The Center for Transit-Oriented Development noted in a study that the factors most attractive to developers are connections to downtown, a waterfront or historical area – which apply to the Portland and Seattle examples, but not to Columbia Pike. Positive factors that are present in Arlington, but not exclusive to Columbia Pike, include a strong real estate market and committed local government.[46]

Another problem with the analyses in the ROI report is the common failure to factor in the dollar value of government tax breaks and other incentives provided to developers, leading to potential inflation of the ROI of the investment in the streetcar alone.[47]

A final concern generally ignored in Arlington’s reports and planning documents is the impact development is likely to have on the unique multiethnic character of the Columbia Pike corridor – arguably one of its greatest assets. Fixed rail systems have been found to attract mostly white-collar industries like government, financial and scientific organizations.[48] The successful development of Columbia Pike, then, could make it more like such transit-oriented destinations as Bethesda, MD or Arlington’s Ballston to Courthouse corridor – attracting well-established chain stores and a wealthy clientele, but potentially losing ethnic grocery stores, restaurants and other establishments that may not be able to keep pace with rising rents.[49]

Conclusion edit

The Columbia Pike corridor is in need of revitalization and the Arlington Streetcar project is an ambitious initiative to address this need. Several other areas, including Portland, OR and Seattle, WA have documented success in revitalizing areas where new streetcar systems were introduced. Another potentially attractive option – BRT – does not appear practical on Columbia Pike’s narrow lanes.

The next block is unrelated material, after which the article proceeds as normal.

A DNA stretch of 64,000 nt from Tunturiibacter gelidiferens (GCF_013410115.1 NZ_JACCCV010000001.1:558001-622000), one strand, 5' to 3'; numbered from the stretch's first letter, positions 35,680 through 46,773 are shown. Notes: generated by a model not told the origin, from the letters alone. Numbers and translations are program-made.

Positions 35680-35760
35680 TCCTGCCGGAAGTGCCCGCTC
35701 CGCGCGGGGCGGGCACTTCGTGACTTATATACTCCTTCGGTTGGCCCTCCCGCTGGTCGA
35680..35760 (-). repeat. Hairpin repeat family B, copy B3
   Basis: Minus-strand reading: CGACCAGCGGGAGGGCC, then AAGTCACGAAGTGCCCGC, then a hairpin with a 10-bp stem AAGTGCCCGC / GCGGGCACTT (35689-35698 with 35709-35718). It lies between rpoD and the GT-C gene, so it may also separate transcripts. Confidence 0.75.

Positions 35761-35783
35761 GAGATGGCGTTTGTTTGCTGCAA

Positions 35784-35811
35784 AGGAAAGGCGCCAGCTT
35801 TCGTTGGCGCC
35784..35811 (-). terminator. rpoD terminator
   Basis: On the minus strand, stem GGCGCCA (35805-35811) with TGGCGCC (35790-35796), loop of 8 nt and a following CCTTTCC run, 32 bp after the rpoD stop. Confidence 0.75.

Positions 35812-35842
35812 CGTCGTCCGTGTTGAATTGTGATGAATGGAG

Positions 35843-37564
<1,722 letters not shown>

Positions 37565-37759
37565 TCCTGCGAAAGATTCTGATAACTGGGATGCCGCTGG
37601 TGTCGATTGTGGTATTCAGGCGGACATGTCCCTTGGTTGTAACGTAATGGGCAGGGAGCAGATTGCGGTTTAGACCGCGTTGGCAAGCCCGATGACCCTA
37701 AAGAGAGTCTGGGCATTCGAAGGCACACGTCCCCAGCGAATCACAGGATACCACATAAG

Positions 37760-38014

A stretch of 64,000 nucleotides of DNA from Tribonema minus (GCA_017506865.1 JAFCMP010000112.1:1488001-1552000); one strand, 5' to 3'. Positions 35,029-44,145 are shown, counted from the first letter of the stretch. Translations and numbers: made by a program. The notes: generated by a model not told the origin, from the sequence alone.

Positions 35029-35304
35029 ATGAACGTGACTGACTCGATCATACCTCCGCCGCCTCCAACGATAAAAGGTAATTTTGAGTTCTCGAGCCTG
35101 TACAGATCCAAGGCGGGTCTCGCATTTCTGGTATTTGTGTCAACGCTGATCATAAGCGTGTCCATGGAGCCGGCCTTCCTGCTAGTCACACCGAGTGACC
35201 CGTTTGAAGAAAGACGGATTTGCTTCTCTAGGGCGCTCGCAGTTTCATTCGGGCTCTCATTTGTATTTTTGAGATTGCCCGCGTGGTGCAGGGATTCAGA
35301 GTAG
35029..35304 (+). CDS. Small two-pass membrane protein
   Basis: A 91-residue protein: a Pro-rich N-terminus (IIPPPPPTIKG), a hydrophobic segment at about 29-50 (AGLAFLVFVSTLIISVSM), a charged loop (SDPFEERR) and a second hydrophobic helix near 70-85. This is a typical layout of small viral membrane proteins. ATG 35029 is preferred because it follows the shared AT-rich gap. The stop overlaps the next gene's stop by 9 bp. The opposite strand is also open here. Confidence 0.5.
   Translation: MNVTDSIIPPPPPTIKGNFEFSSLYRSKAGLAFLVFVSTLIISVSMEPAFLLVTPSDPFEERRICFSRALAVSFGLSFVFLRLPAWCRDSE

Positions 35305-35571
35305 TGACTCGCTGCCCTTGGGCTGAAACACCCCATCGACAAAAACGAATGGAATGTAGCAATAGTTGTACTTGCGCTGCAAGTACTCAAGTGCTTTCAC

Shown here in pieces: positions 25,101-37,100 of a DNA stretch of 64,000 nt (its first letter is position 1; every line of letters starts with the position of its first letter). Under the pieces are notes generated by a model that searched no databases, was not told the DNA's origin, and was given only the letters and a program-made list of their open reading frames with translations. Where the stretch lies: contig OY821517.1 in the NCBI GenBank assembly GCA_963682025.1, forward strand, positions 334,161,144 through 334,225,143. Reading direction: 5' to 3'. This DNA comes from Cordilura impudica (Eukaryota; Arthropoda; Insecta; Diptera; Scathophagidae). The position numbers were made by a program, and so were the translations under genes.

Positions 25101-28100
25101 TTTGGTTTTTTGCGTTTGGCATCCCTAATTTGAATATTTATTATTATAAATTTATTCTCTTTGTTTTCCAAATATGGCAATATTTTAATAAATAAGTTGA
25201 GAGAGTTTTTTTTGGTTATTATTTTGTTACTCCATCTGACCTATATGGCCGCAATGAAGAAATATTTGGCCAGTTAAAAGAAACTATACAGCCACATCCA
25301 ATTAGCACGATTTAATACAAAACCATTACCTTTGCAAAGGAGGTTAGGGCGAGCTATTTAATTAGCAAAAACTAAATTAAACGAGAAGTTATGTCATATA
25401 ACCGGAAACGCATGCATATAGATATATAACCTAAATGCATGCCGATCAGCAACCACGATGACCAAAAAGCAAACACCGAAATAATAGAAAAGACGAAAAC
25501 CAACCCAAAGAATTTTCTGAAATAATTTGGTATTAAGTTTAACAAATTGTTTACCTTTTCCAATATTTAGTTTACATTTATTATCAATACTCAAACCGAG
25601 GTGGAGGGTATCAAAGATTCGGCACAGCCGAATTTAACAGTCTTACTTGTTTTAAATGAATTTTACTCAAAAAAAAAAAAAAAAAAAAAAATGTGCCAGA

However, the Columbia Pike project leaves a number of critical questions unanswered, including those listed in the Discussion Questions below. It is not clear if the analogies of Portland and Seattle will hold in the case of Columbia Pike, or what additional policies and incentives will be needed to drive development in addition to a streetcar.

Overall, there are many uncertainties regarding the potential benefits of this streetcar and whether they will ultimately justify the cost when compared to potentially cheaper enhanced bus alternatives. On many criteria – mobility, safety, environmental impact – the streetcar option seemed comparable or only marginally better than the enhanced bus alternatives.

Clearly, while a streetcar can be the centerpiece of a community development plan, it should not be viewed as a magic wand – many other policies and factors are essential to successful neighborhood revitalization. As streetcars increasingly return to urban areas, more research is needed to weigh the full impact of their costs and benefits.

Discussion Questions edit

  • Do you predict that the Streetcar will turn out to be a "Magic Bullet" that will drive the economic revitalization of Columbia Pike?
  • Are there other key components that are missing from the Arlington Streetcar to ensure its success? For example, what additional incentives (e.g., tax breaks) will be needed for successful development along this corridor?
  • Has Arlington made the case effectively for the streetcar, or can you identify any gaps in the County's reasoning?